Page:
I've been interested in the Aurora Hastil for some time now, but i can barely find any information in addition to the seemingly ubiquitous "designed by Marco Zanuso, and on display at New York's MOMA"

Does anyone have any specific information on this pen, such as when the pen was first manufactured, what colors & styles it came in, the original MSRP, etc?

Any information would be appreciated, and if you have pictures, all the better.

Thanks!
ES


Hi, I just read the posts on the Hastil. There is not so much information in Italy, either. the "most complete" review of this model is in Andreas Lambrou's book. Here at least you can find some detailed pieces of information:the original model was in brushed steel with white gold nib ( silver, gold, gold filled, lacquered and matt black are later versions of the model). The special features of the pen are not only its slender and clean design, but also the spring mechanism of the clip and the innovative capillary feed of the nib. It's a great pen with a fantastic nib. A ball version also exists and, as for the FP the earlier model is the one with steel case. I hope this helps!!

#12 rikbarry

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Posted 29 April 2009 - 13:23

How can I replace the nib?

#13 SJM1123

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Posted 30 April 2009 - 09:39

QUOTE (rikbarry @ Apr 29 2009, 08:23 AM) <{POST_SNAPBACK}>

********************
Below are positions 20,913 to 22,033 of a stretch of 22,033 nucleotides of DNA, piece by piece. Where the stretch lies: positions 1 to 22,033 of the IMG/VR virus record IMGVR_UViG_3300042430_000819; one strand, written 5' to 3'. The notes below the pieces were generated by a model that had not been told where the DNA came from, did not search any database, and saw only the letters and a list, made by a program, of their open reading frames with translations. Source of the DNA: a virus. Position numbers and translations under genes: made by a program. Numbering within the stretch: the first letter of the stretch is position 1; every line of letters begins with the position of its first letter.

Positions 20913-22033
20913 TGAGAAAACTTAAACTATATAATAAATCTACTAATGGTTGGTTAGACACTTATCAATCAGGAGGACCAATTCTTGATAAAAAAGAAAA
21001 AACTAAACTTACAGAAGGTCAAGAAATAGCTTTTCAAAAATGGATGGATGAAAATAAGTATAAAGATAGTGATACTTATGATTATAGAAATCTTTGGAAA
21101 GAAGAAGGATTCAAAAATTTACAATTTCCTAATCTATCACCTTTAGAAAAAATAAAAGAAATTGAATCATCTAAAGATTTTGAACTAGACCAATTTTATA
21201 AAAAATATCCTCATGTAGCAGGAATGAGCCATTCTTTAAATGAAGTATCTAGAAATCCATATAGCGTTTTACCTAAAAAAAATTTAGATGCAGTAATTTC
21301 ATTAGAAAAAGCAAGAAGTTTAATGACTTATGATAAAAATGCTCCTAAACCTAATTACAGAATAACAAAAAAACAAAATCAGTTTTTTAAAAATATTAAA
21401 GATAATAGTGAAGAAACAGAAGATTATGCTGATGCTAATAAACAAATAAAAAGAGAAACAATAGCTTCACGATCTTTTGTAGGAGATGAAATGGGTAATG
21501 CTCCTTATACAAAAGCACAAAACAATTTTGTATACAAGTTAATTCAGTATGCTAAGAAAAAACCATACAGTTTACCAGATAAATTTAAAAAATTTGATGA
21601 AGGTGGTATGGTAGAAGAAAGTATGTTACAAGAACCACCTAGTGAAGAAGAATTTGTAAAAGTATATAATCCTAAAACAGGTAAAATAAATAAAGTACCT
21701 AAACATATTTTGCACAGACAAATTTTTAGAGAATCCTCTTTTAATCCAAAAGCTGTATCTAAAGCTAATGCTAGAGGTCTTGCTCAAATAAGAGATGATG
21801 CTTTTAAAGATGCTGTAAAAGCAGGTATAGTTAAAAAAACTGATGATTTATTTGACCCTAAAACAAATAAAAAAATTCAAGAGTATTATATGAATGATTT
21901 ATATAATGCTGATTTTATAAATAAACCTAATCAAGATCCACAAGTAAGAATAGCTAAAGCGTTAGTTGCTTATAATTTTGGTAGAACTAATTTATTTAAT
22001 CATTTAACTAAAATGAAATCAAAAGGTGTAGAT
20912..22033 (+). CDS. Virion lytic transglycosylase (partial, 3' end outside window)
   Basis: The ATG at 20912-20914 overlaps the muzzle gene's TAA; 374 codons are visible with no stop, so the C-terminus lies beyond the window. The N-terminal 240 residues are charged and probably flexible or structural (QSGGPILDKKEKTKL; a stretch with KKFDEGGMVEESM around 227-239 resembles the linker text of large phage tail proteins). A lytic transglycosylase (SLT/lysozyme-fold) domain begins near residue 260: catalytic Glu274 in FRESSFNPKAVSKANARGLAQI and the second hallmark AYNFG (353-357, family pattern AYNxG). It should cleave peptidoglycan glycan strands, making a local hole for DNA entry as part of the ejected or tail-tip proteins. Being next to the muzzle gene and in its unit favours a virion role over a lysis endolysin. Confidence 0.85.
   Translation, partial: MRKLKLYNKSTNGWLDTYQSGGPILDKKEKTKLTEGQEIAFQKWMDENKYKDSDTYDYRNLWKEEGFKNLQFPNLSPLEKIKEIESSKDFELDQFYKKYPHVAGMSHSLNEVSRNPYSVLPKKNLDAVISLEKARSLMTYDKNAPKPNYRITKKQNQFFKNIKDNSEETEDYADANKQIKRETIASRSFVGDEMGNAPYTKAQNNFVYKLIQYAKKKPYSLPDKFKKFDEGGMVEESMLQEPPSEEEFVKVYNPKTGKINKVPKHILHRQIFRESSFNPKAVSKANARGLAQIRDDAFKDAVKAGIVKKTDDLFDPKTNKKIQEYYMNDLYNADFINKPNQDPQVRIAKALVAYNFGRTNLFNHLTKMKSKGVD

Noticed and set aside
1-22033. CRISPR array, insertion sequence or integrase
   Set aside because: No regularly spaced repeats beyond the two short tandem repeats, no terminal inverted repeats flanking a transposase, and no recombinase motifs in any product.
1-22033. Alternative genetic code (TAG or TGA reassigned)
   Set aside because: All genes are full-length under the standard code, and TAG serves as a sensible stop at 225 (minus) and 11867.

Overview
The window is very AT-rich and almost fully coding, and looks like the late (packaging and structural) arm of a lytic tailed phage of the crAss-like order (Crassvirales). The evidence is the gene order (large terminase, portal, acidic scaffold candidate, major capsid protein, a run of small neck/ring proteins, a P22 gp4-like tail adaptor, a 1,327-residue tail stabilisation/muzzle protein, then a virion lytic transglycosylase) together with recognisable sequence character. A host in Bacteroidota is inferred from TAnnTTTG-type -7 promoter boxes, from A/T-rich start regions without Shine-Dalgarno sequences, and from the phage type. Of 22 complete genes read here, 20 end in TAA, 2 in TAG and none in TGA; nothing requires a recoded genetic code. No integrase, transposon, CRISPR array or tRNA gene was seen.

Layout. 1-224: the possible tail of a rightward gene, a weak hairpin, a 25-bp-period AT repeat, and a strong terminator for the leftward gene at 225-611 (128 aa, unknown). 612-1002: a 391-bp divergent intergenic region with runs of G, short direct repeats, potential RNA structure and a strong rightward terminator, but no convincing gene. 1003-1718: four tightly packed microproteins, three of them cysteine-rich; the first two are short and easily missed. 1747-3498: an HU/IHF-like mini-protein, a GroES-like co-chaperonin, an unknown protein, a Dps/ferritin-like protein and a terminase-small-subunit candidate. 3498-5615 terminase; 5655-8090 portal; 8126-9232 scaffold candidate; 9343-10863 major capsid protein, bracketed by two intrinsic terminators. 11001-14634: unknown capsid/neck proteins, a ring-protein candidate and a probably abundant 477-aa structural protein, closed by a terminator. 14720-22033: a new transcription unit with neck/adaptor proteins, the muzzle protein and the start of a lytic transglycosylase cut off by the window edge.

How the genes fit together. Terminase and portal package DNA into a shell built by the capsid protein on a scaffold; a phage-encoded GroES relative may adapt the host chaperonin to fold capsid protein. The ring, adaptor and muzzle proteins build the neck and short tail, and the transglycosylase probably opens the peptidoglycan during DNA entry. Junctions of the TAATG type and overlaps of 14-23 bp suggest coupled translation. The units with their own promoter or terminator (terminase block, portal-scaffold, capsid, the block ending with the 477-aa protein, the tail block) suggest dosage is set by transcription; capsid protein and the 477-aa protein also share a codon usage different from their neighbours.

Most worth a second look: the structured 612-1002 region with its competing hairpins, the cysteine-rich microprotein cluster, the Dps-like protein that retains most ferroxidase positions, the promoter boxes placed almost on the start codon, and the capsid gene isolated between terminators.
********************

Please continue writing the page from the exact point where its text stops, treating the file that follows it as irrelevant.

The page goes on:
How can I replace the nib?


The nib is technically changeable by gently pulling it off of the feed. the nib is folded on either side to fit into a pair of channels on either side of the feed. The nib is not glued or crimped in place and should relatively easily pull out.

However, as per usual suggestion, I wouldn't do it without some knowledge of repairing pens. It would be pretty easy to accidentally bend the tines out of alignment and the feed is very thin at the tip, risking bending or breaking.
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#14 zabo

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Posted 30 April 2009 - 12:18

QUOTE (SJM1123 @ Apr 30 2009, 11:39 AM) <{POST_SNAPBACK}>
QUOTE (rikbarry @ Apr 29 2009, 08:23 AM) <{POST_SNAPBACK}>
How can I replace the nib?


The nib is technically changeable by gently pulling it off of the feed. the nib is folded on either side to fit into a pair of channels on either side of the feed. The nib is not glued or crimped in place and should relatively easily pull out.

However, as per usual suggestion, I wouldn't do it without some knowledge of repairing pens. It would be pretty easy to accidentally bend the tines out of alignment and the feed is very thin at the tip, risking bending or breaking.

If it's basically like a Lamy Safari, then the Lamy Safari trick (i.e. with tape) should work...
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#15 rikbarry

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Posted 30 April 2009 - 15:00

Thanks SMJ.

What I meant was "where can I get a nib and have it replaced?"

Rick

#16 Deirdre

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Posted 30 April 2009 - 17:39